The Capitalist’s Kibbutz

WeWork sold Wall Street a fantasy of Israeli communal living with an entrepreneurial twist—until it collapsed.

Sam Adler-Bell
May 11, 2020
we work
Illustration: Ella Ponizovsky Bergelson

ADAM NEUMANN was a 31-year-old Baruch College dropout when he arrived at a 2010 real estate industry conference on Park Avenue and boasted that his months-old company, WeWork, would one day replace JPMorgan as the largest leaser of office space in New York City. 

Neumann cut a striking figure—six-foot-five; shoulder-length, surf-tossed hair; a t-shirt and jeans in a sea of suits. What attendees would remember most about him, though, was not his look but his story. Neumann was born in Be’er Sheva in southern Israel and spent several years of his childhood on Nir Am, a kibbutz in the northwestern Negev, a few miles from Gaza. In early meetings with investors, and in the magazine profiles that would soon follow, Neumann invoked the values he absorbed on the kibbutz as foundational to the DNA of his company. “If you understand that being part of something greater than yourself is meaningful,” Neumann told The New York Times in 2015, “and if you’re not driven just by material goods, then you’re part of the We Generation.” 

Neumann presented WeWork as a pioneer of the “sharing economy.” With Uber and Airbnb, the company was among the first to substitute the ambiguously egalitarian word “share” for the candidly exploitative “rent”—a neat attempt to incorporate youthful dissatisfaction with inequality and isolation into a sales pitch for recession-era commodities. As Uber had disrupted taxis, Neumann intended to disrupt office rentals. He marketed his sublets to contingent but reasonably well-paid no-collar workers who, as Neumann put it, sought to “make a life, not just a living.” WeWork’s distinctive design (concrete floors; wrought iron; unpolished wood; neon signs) together with its New Age dorm room amenities (beer and kombucha on tap; foosball tables; yoga classes) refined the image of the “start-up” in the popular imagination. To many clients—often other tech-adjacent companies in their infant stages—WeWork wasn’t just selling office space; they were selling a style, a costume, an aesthetic of youthful entrepreneurial verve that was, for a time, irresistible to Silicon Valley investors.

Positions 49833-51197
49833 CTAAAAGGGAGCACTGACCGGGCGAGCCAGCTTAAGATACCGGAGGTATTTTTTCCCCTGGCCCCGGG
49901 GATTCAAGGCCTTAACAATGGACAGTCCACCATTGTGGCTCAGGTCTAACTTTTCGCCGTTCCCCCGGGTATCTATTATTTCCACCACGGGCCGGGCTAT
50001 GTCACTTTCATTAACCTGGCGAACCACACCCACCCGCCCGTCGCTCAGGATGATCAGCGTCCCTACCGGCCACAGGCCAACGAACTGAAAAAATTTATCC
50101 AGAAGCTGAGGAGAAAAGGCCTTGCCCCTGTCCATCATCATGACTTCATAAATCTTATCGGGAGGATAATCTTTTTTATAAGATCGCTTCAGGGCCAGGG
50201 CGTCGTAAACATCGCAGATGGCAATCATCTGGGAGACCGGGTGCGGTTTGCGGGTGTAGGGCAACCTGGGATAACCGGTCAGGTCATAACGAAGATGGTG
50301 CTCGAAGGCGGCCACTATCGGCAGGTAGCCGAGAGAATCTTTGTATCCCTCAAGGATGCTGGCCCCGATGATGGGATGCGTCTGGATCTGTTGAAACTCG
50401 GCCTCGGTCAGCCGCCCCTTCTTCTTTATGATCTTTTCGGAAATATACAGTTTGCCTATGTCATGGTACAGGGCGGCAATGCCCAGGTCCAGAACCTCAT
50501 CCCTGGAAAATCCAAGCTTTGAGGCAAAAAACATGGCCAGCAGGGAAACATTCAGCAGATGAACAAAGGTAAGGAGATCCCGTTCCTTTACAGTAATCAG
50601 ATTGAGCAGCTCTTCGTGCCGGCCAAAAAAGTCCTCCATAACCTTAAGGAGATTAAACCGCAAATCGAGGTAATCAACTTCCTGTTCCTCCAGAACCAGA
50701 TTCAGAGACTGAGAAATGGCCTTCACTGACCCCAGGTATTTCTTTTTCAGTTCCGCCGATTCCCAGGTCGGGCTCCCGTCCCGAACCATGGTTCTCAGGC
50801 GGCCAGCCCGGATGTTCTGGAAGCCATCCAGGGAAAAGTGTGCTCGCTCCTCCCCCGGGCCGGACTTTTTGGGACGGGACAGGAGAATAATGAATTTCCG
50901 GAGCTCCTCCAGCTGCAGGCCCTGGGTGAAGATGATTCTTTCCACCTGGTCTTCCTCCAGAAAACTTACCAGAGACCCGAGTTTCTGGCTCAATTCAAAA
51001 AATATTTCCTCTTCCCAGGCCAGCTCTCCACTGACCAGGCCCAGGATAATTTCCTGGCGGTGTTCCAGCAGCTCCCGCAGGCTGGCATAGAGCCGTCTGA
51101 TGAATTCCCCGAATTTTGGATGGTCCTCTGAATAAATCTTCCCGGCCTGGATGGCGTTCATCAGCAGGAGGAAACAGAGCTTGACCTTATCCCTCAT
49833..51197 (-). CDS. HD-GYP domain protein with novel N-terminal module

Neumann’s vainglorious personality—and the ambitious, idealistic story he told about his company—attracted fawning media attention and billions of dollars in venture capital. As WeWork grew, Neumann took to traveling by $60-million private jet and investing in vanity projects, like a company that designed wave pools and another that sold turmeric coffee creamer. He intimated that an empire was in the making, including a handful of residential (WeLive) apartments pre-adorned with WeWork’s signature industrial-chic aesthetic, and a for-profit elementary school (WeGrow) developed by his wife Rebekah Neumann (née Paltrow; she is Gwyneth’s cousin). Neumann boasted of plans for WeSleep (a boutique hotel), WeSail (luxury yacht rentals), and WeBank (financial services). “WeWork Mars is in our pipeline,” he said in 2015.